Peru appears ready to change the impression that all of South America is inhospitable to mining by greenlighting stalled gold and copper projects worth nearly $6 billion. But I wouldn't count on any substantive improvements in the situation there.
Opposition among the indigenous population remains high, and though the government might be starving for the tax revenues the Conga and Tia Maria mines would bring in, changing local minds is a hurdle too high to surmount.
The country is the third largest copper producer and Southern Copper is the world's second biggest copper miner behind Freeport-McMoRan. Southern Copper's proposed $1 billion Tia Maria project in Arequipa was originally expected to begin production last year, but was brought to a halt in 2011 after locals and the police met in a violent clash that left three dead. In the aftermath, the mining company was required to submit an environmental impact statement, which took longer than anticipated to complete. Now that it has been tendered, Peru's minister of energy and mines recently said it could be starting up again soon.
But opponents haven't changed their stance, still fearing it will result in severe environmental contamination and the diversion of agricultural water resources. The probability that new clashes will erupt should the project advance remains high.
Similarly, the $4.8 billion Conga gold mine that Newmont Mining was forced to shut down in 2012 is also slated to restart operations, though opposition remains just as staunch as it did back then, with the locals believing as those at Tia Maria do that the project will create environmental havoc.
Mining has become key to the Peruvian economy, generating some $7.6 billion annually in tax revenue, according to a mining trade group, a figure that could rise by 57% to $12 billion by 2024 if projects like Tia Maria and Conga get the go-ahead.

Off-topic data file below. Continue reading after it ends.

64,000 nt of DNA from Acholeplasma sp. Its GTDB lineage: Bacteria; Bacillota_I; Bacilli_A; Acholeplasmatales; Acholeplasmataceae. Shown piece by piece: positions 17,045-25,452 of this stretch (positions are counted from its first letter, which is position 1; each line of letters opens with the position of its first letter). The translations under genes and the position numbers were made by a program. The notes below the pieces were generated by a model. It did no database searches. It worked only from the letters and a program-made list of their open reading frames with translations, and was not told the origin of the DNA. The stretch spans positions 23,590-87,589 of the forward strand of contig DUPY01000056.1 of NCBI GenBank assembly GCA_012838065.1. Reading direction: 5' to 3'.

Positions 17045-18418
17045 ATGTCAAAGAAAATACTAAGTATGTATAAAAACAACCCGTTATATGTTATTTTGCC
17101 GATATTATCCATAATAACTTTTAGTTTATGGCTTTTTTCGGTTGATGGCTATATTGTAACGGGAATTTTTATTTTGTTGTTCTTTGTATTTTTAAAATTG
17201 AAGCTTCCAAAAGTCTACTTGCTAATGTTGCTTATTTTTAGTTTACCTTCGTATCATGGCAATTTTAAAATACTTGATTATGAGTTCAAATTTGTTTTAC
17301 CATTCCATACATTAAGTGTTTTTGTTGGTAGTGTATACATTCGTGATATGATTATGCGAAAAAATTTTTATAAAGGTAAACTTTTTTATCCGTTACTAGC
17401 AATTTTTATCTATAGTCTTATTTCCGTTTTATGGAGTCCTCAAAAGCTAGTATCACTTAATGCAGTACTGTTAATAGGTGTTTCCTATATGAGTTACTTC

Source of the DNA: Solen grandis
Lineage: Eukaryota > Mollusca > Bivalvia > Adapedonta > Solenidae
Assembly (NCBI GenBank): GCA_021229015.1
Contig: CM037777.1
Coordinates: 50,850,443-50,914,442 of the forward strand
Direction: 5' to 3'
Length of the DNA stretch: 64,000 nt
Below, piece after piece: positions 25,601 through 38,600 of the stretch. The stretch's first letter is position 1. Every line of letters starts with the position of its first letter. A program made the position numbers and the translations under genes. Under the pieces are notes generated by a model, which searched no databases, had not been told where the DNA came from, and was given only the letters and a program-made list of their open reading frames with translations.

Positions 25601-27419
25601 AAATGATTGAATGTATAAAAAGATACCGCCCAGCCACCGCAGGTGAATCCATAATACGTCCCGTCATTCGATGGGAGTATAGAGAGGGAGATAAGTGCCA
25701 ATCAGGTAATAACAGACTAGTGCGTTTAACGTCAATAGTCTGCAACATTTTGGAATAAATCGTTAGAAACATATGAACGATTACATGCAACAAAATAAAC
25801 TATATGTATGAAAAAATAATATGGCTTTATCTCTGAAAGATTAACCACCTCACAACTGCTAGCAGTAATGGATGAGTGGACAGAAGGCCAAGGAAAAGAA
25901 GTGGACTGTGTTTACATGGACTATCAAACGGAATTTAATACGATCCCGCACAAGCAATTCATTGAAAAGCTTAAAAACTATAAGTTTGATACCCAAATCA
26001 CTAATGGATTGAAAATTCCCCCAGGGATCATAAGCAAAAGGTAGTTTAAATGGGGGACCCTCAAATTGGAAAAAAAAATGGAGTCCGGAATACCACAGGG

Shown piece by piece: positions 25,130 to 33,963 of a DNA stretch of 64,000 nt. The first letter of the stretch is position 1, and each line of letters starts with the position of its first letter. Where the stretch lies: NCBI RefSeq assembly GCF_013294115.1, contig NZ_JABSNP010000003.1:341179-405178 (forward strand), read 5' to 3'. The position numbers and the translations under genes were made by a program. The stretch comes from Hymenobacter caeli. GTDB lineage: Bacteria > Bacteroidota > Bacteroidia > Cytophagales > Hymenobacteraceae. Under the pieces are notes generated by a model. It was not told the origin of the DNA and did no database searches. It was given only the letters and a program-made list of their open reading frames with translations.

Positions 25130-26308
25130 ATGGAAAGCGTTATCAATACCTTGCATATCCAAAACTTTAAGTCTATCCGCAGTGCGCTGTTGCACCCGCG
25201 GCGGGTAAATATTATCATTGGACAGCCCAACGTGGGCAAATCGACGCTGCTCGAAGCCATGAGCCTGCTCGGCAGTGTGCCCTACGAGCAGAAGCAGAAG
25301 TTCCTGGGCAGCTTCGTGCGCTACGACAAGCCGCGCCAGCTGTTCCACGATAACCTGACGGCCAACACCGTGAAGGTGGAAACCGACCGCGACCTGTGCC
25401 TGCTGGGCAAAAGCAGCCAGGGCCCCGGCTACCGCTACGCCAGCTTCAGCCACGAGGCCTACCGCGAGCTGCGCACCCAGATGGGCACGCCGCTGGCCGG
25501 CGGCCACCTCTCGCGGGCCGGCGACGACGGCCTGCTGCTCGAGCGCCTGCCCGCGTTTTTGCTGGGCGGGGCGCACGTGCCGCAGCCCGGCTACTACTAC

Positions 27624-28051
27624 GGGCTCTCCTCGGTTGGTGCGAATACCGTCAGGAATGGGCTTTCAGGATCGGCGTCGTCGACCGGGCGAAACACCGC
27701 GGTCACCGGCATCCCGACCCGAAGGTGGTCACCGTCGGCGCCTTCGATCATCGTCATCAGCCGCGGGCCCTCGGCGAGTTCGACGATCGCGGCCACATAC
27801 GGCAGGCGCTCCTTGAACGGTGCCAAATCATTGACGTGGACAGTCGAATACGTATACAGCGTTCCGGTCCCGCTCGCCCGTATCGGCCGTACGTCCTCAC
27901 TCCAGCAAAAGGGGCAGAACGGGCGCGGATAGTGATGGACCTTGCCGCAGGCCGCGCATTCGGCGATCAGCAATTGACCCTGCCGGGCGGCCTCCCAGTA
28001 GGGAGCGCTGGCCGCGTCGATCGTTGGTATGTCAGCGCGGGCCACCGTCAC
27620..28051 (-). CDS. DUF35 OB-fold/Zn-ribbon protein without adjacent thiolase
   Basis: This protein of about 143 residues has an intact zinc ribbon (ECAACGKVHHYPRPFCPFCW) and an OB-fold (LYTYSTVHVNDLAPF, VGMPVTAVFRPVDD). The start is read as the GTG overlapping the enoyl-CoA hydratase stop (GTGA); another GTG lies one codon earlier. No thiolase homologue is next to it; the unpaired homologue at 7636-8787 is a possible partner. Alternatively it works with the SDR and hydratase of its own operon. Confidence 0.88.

With GDP growth for 2013 being cut to 5.7% from 6.3% due to weakening exports and weaker investment inflows, it's understandable why the government wants these projects getting under way, popular opinion notwithstanding. A third of the country's people are tied to the mining industry and Peru reported a $1.2 billion trade deficit through July compared to a trade surplus of $2.9 billion last year.
So, if the miners can't start producing from them, they're going to look elsewhere to do so. Southern Copper, which has spent $480 million so far on Tia Maria, said it's willing to spend as much as $250 million a year on the project, but has already redeployed elsewhere some of the equipment associated with the project; should the government fail in its efforts to jump-start the mine, it will deploy the rest to Mexico or other projects it has in Peru. Newmont has also expressed an interest in spending more on its gold mine, anticipating $150 million would be spent this year.
By and large, mining has driven economic growth in South America. But disagreement over the environmental impact the projects cause along with how much the governments can extract from the miners has caused the continent to put up a "no-go" sign. Barrick Gold continues to battle the Chilean government over its Pascua-Lama mine and Kinross Gold was forced to walk away from a lucrative mine at Fruta del Norte in Ecuador because of a usurious windfall profits tax.
Despite the happy talk the government is signaling, opponents remain dug in. To think the road forward is being smoothed out seems to be little more than wishful thinking.
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The article 2 Gold and Copper Projects Not Going Anywhere originally appeared on Fool.com.
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